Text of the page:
YES. There are several legal “obstacles” we can throw in the path of an employer who wants to get rid of a sick or injured worker.

For example, under “Skelly” law, you have the right to a full hearing before you can be lose the “property right” to your job for any reason, including illness. If you’re being terminated for this reason, the City has the burden of proving that you are either 1) not legitimately ill; 2) so ill that you can no longer do your job, and can’t even be ‘accommodated.’ At the “Skelly hearing” you have the right to try to prove that you can do your job. Your case would revolve around whether the arbitrator, judge or Personnel Board believes your doctor or the City’s.

Also, the Americans with Disabilities Act, which has generally been dismissed by employers, is now receiving some force with test cases in the Courts. The ADA applies, by the way, whether your injury was work-related or not. The problem is that, if the employer refuses to accommodate you, you still have to sue. 


Public employers used to be compassionate and generous employers: sick or disabled employees used to be reclassified, not fired. But the recession, coupled with the political attack on public employees, changed the picture. Most public agencies now employ “Risk Managers” whose key function is to determine whether the risk of keeping you is worth your value to the organization. The pressure to remove an “unproductive” worker from payroll is very real.

An effective union representative will know how to negotiate in your best interest. We can often toss enough legal shrapnel into the arena that the cost of terminating an injured worker gets very high, indeed. But the law is full of loopholes, and if you must actually go into Court, it’s very expensive. It’s best to make sure that your employer truly values you in the first place.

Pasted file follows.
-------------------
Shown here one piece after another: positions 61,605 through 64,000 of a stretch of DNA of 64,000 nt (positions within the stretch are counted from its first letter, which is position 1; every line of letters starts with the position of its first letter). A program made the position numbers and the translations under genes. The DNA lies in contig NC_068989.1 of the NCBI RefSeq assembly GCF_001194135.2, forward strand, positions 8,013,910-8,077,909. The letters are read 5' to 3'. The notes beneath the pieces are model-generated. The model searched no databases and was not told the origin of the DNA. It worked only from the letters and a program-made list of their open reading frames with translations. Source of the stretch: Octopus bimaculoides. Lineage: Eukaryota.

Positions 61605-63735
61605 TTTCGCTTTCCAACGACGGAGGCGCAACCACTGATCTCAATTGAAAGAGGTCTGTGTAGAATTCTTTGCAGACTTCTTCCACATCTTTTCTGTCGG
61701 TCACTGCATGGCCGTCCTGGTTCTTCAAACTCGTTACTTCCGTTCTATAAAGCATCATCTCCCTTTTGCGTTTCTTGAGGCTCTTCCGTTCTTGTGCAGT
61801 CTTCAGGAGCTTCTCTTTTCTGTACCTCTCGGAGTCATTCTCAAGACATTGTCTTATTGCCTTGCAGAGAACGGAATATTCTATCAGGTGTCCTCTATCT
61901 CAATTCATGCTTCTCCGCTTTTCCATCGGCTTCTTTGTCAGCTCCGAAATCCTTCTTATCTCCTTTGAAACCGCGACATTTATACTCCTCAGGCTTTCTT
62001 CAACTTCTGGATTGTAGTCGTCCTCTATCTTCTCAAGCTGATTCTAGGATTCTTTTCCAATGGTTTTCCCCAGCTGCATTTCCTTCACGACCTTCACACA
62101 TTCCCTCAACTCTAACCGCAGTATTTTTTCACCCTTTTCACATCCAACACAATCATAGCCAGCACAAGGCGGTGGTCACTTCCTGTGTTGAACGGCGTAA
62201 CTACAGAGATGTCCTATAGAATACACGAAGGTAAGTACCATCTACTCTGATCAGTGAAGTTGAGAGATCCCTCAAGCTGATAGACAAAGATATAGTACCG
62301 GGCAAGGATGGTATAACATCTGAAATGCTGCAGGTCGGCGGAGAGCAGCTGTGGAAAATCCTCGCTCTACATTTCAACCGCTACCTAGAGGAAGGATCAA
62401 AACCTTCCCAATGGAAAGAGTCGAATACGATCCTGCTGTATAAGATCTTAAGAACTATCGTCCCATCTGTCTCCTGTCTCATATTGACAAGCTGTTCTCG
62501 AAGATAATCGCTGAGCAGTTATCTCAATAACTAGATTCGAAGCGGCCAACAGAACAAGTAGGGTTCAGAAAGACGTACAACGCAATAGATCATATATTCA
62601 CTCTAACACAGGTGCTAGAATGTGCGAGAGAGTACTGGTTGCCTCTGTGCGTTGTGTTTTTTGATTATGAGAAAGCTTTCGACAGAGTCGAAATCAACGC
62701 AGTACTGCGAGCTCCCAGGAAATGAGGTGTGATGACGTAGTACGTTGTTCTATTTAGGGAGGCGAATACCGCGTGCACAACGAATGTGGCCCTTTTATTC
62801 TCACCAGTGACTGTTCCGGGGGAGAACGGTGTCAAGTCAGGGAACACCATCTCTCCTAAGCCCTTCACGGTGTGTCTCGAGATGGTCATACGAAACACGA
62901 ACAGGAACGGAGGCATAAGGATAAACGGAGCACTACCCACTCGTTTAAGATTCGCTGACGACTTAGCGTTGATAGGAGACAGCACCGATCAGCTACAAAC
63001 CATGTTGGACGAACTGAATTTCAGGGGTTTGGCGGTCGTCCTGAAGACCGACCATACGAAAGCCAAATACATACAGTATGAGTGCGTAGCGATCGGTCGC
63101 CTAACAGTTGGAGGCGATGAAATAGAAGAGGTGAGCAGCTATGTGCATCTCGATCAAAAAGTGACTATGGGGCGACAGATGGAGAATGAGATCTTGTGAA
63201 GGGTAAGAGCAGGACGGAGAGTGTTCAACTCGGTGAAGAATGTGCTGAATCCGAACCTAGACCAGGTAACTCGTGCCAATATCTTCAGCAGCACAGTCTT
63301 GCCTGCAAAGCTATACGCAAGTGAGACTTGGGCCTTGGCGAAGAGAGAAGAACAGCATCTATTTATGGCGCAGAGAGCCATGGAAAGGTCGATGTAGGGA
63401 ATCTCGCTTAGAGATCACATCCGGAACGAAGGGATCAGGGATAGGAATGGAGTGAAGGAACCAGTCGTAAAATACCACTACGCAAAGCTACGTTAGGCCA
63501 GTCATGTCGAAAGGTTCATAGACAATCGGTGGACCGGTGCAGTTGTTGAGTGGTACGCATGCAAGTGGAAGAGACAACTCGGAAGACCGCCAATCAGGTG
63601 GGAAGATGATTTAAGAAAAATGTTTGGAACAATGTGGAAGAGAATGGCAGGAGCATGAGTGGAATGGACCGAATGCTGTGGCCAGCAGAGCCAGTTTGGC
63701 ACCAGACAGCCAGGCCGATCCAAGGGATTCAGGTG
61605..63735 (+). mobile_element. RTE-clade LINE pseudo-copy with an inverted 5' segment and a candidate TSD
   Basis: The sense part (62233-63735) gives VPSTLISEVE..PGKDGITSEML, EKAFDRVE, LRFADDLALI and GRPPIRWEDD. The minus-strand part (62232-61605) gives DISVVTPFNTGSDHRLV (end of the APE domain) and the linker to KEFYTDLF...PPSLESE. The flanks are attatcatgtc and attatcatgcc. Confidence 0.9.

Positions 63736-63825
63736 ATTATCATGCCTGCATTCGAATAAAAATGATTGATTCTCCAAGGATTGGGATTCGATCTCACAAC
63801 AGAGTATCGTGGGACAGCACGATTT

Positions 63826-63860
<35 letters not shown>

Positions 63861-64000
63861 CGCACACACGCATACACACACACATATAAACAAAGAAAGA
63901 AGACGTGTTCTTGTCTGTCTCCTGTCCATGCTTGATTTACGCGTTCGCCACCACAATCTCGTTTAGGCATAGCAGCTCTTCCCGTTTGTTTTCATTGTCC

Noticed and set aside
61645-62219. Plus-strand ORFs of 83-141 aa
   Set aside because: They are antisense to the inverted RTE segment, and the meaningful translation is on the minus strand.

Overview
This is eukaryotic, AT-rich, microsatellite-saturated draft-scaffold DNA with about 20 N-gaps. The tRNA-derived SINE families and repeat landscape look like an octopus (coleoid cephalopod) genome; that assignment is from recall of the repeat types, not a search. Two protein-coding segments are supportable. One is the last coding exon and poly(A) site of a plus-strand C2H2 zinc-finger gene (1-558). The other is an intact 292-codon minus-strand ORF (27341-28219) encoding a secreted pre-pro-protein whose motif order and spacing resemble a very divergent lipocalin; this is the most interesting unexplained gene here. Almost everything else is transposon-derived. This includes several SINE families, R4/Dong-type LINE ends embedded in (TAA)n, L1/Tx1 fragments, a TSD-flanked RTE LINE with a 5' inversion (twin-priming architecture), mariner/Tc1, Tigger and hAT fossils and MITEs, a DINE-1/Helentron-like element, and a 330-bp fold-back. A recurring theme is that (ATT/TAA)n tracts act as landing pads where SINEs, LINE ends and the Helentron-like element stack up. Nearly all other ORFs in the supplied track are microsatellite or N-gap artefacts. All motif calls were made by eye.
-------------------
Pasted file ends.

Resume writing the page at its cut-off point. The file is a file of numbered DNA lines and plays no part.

The truth is that the human factor -- your own ability to convince your employer that they need your contribution  -- is probably your most important tool. If your supervisor views you as a valuable, hard-working member of the team, he is more likely to advocate that you be “accommodated” than if you are someone who grudgingly does your job. A “good employee” who becomes ill engenders sympathy. A less valued employee may be viewed as someone who is milking the system - or perhaps even cheating.

The problem is, it’s difficult to be a “good employee” when you are off the job, often in pain or worried about your future (often because of a injury at the job...) You may be frustrated in dealing with doctor’s bills or disability forms. And your employer keeps badgering you for medical information you can never provide. If you are having trouble maneuvering through the bureaucracy, or if you believe that your rights are being violated, call your Association staff. We are experts at the ADA, the FMLA and Workers Compensation law, and this is what you pay dues for.  Do NOT call an attorney unless you have already been permanently found incapable of working any longer -- and agree with this finding. A premature lawsuit could jeopardize your job.

Keep in mind, though: the City does not have to employ you forever. It is wise to try to be as cooperative as possible. Your union rep knows the local system, and can function as your liaison.